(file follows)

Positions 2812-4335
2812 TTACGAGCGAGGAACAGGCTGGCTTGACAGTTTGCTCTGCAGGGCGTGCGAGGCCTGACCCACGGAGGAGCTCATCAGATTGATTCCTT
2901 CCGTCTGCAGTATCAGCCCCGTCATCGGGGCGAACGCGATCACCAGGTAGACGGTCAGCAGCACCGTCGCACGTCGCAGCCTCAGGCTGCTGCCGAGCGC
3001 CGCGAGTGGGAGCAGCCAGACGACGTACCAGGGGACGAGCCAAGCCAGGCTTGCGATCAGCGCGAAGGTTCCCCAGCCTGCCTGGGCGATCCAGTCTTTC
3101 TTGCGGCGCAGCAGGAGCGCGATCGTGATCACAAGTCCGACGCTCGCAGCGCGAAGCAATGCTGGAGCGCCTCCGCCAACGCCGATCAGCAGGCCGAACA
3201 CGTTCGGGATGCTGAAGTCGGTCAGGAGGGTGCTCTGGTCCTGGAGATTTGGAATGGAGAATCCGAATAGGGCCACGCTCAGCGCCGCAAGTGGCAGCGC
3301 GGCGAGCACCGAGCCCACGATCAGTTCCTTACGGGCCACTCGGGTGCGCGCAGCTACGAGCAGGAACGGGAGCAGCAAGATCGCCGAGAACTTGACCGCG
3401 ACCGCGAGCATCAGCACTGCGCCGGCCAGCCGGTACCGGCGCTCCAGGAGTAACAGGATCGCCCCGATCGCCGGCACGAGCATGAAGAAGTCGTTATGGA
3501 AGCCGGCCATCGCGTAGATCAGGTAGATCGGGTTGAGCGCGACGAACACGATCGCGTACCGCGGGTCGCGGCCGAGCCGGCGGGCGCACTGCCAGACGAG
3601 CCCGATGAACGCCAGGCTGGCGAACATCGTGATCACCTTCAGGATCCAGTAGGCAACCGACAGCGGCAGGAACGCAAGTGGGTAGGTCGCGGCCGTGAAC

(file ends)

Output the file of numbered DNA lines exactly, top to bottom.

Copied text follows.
Positions 2812-4335
2812 TTACGAGCGAGGAACAGGCTGGCTTGACAGTTTGCTCTGCAGGGCGTGCGAGGCCTGACCCACGGAGGAGCTCATCAGATTGATTCCTT
2901 CCGTCTGCAGTATCAGCCCCGTCATCGGGGCGAACGCGATCACCAGGTAGACGGTCAGCAGCACCGTCGCACGTCGCAGCCTCAGGCTGCTGCCGAGCGC
3001 CGCGAGTGGGAGCAGCCAGACGACGTACCAGGGGACGAGCCAAGCCAGGCTTGCGATCAGCGCGAAGGTTCCCCAGCCTGCCTGGGCGATCCAGTCTTTC
3101 TTGCGGCGCAGCAGGAGCGCGATCGTGATCACAAGTCCGACGCTCGCAGCGCGAAGCAATGCTGGAGCGCCTCCGCCAACGCCGATCAGCAGGCCGAACA
3201 CGTTCGGGATGCTGAAGTCGGTCAGGAGGGTGCTCTGGTCCTGGAGATTTGGAATGGAGAATCCGAATAGGGCCACGCTCAGCGCCGCAAGTGGCAGCGC
3301 GGCGAGCACCGAGCCCACGATCAGTTCCTTACGGGCCACTCGGGTGCGCGCAGCTACGAGCAGGAACGGGAGCAGCAAGATCGCCGAGAACTTGACCGCG
3401 ACCGCGAGCATCAGCACTGCGCCGGCCAGCCGGTACCGGCGCTCCAGGAGTAACAGGATCGCCCCGATCGCCGGCACGAGCATGAAGAAGTCGTTATGGA
3501 AGCCGGCCATCGCGTAGATCAGGTAGATCGGGTTGAGCGCGACGAACACGATCGCGTACCGCGGGTCGCGGCCGAGCCGGCGGGCGCACTGCCAGACGAG
3601 CCCGATGAACGCCAGGCTGGCGAACATCGTGATCACCTTCAGGATCCAGTAGGCAACCGACAGCGGCAGGAACGCAAGTGGGTAGGTCGCGGCCGTGAAC